The Political Economy of Forced Labour in Brazil: Examining labour dynamics of production networks in two cases of 'slave labour'

  • Siobhan Mcgrath

Student thesis: Phd


The problems of forced labour and degrading work persist within modern sectors of contemporary economies. This presents both a practical and a theoretical challenge, as reflected in the literature on new slavery and on unfree labour. Analysis of the production networks within which forced labour and degrading work are found, however, has yet to form a central theme within these bodies of literature. This thesis contributes to filling the above-mentioned gap in the literature by exploring the role of the labour dynamics of production networks in two cases of 'slave labour' in Brazil. The first case involves internal migrant workers in sugar cane while the second case involves cross-border migrants in garment workshops. The thesis addresses the question of whether, and how, the labour dynamics of production networks contribute to 'slave labour' and degrading work in the Brazilian sugar cane and garment sectors. The analysis is a cross-disciplinary one, rooted in development studies but also drawing on economic geography, sociology and economics. A case study method is used, relying principally on archival sources, a focus group and semi-stuctured interviews. Drawing on and developing the Global Production Network (GPN) framework, dynamics of production networks are conceived of as sets of power relations which structure the constraints and opportunities for the various actors who negotiate within them. These interlocking sets of relations include, among others: relations between workers, producers, suppliers, buyers, market intermediaries, civil society groups and the state. The labour dynamics of production networks are the subset of these dynamics involving or impacting relations between workers and employers and thereby structuring conditions of employment.Conditions of employment for migrant workers are examined in each case to show how these constitute 'slave labour.' Degrading conditions and restricted freedoms are found to exist to different degrees and along a number of dimensions. At the extreme, these conditions are labelled 'slave labour' in Brazil. It is argued that 'slave labour' in these cases is therefore a symptom of a wider problem of degrading work. The labour dynamics of production networks are analysed to reveal how producers at labour-intensive stages of production in both cases face increased levels of competition, and their strategies in response to these pressures intersect with the strategies of migrant workers and labour market intermediaries to produce outcomes of 'slave labour' and degrading work. Race, gender and migration status play a complex role in creating categories of workers vulnerable to degrading work and 'slave labour,' drawing attention to the way that production is necessarily embedded in particular socio-economic contexts. The analysis highlights the importance of accounting for and intervening in production networks within efforts to address 'slave labour' and degrading work.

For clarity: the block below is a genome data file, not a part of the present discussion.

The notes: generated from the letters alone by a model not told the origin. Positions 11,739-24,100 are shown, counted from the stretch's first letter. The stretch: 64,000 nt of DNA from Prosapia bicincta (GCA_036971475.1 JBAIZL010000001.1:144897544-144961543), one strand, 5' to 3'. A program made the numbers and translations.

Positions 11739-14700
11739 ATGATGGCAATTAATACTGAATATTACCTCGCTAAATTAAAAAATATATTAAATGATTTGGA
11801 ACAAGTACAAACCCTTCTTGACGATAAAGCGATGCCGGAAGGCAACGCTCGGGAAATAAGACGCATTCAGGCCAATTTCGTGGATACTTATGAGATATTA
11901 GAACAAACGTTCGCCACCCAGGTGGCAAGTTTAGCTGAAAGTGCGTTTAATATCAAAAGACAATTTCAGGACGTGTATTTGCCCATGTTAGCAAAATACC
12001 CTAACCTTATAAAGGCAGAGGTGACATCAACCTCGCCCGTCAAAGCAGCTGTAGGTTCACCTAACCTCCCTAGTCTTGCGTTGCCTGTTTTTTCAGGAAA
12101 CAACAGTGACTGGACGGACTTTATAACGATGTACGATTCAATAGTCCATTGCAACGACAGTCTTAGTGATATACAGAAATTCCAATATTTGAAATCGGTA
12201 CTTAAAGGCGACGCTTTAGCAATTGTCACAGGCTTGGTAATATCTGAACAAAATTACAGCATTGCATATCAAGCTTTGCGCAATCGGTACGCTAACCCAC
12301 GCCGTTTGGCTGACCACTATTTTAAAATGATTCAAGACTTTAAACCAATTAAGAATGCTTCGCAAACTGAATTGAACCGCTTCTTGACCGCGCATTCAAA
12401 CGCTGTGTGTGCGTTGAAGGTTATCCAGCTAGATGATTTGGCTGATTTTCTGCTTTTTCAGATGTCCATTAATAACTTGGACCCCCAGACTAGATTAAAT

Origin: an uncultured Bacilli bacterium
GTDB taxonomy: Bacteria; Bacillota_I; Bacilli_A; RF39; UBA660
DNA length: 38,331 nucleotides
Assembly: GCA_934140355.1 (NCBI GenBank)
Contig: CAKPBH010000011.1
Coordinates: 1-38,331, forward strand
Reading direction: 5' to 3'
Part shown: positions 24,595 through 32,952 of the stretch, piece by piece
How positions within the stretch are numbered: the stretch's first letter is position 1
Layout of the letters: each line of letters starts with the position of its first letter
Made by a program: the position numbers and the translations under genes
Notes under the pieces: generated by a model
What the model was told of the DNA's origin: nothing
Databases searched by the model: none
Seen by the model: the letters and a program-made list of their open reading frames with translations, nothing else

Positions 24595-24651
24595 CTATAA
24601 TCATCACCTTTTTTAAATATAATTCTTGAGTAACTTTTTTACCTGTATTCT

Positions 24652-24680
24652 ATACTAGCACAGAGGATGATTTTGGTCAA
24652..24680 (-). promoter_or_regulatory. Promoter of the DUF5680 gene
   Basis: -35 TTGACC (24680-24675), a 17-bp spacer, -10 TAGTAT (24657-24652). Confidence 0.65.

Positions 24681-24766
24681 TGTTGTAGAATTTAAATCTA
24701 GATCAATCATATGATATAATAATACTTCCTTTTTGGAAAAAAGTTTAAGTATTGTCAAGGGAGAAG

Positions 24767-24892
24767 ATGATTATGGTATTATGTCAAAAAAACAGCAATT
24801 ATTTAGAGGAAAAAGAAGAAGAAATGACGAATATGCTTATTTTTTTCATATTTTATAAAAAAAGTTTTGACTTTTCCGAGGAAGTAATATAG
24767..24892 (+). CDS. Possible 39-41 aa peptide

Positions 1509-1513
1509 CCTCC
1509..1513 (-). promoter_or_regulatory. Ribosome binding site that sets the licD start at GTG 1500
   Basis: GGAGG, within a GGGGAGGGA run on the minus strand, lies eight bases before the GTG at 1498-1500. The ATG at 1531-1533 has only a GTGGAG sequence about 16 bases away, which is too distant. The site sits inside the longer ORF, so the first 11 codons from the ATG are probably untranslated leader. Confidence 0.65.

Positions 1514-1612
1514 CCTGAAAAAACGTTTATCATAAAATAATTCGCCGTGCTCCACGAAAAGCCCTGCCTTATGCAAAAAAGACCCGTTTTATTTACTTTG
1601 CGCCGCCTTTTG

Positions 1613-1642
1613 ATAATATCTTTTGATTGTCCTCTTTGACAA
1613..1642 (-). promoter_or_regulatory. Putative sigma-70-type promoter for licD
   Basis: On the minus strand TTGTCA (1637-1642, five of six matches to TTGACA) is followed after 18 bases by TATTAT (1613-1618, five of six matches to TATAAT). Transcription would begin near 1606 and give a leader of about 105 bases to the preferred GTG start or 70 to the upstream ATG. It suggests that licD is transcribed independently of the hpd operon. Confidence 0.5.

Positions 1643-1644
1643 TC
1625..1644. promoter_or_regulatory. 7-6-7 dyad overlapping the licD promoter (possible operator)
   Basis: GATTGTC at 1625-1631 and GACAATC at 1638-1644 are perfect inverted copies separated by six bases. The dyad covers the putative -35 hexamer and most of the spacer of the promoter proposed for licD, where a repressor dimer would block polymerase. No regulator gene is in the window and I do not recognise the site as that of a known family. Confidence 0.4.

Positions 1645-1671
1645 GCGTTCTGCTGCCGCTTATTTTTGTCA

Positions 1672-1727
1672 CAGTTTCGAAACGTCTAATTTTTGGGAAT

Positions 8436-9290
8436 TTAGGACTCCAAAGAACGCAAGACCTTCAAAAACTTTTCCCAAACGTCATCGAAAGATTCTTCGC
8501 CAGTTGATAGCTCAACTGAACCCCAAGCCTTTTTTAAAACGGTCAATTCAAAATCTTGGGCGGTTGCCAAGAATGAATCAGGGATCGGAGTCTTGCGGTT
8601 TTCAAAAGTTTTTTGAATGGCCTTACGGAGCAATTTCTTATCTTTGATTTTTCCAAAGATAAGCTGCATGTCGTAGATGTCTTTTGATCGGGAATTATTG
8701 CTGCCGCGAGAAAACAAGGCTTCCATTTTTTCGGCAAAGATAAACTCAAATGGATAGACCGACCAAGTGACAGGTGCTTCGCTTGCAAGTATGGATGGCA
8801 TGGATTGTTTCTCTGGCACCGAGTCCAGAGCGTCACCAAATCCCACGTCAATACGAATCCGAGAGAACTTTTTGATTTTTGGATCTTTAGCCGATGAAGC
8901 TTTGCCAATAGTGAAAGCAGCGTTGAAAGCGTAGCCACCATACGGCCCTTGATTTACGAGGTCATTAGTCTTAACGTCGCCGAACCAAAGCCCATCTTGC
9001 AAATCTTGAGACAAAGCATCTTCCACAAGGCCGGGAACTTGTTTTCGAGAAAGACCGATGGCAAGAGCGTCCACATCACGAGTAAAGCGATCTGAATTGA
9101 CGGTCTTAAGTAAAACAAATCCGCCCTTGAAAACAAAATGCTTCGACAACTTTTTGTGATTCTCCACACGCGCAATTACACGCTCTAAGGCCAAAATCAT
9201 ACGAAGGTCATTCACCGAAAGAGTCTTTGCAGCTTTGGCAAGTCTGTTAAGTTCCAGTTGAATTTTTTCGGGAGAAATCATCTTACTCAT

Date of Award1 Aug 2011
Original languageEnglish
Awarding Institution
  • The University of Manchester
SupervisorWendy Kay Olsen (Supervisor) & Stephanie Barrientos (Supervisor)


  • forced labour
  • unfree labour
  • contemporary slavery
  • Global Production Networks
  • Brazil

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